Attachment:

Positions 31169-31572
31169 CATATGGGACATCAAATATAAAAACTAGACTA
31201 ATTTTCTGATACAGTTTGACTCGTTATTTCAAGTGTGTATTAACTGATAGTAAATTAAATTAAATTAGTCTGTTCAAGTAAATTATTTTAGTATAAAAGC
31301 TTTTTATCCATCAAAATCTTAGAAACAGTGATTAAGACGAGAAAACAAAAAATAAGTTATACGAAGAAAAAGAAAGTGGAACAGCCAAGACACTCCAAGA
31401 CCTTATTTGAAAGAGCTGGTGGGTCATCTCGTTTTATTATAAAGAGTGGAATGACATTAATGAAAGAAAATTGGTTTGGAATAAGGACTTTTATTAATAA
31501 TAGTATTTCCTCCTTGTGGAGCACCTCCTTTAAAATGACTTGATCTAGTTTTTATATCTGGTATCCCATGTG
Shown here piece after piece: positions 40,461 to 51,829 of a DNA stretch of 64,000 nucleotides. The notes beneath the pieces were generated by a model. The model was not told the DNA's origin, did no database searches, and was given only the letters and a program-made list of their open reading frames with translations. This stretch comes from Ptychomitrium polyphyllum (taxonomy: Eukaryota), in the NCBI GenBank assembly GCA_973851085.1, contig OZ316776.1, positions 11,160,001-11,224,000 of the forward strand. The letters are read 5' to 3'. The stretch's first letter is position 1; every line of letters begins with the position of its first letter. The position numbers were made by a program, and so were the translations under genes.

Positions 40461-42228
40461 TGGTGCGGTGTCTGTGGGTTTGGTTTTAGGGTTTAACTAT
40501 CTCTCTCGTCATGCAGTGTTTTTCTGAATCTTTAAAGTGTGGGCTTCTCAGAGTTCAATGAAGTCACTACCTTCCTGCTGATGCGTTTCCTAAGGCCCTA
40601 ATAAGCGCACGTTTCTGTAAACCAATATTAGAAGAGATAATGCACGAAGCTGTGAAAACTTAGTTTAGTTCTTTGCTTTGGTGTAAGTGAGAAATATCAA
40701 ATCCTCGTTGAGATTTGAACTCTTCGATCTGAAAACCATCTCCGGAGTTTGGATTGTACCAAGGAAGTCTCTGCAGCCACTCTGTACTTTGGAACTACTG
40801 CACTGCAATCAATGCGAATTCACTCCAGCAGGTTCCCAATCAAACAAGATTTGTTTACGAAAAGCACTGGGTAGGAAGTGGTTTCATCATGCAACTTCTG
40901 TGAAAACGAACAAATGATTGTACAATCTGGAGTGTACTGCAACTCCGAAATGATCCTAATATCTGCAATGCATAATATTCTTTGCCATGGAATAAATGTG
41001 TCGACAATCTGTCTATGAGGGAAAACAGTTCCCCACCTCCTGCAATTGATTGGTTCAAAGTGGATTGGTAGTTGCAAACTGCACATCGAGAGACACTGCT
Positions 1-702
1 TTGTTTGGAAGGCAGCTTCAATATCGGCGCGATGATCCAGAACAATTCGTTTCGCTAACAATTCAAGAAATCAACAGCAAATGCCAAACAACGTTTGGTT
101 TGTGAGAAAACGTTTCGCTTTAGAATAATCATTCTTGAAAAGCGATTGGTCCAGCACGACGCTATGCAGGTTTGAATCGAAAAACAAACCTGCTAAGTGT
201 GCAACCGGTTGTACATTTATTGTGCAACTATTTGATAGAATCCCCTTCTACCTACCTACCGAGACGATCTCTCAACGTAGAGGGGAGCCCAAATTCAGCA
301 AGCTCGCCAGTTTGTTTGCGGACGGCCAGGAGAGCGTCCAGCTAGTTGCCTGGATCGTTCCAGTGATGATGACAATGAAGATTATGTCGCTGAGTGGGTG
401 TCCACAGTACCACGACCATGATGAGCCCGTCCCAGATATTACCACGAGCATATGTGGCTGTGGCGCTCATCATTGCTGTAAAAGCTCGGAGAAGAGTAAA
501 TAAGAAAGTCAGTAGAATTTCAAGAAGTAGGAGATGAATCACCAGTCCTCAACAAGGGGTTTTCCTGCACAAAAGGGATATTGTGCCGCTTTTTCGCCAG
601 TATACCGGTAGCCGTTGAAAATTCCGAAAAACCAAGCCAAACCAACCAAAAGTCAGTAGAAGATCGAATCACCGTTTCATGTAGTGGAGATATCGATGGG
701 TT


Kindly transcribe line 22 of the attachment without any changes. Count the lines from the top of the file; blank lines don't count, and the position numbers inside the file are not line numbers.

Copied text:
501 TAAGAAAGTCAGTAGAATTTCAAGAAGTAGGAGATGAATCACCAGTCCTCAACAAGGGGTTTTCCTGCACAAAAGGGATATTGTGCCGCTTTTTCGCCAG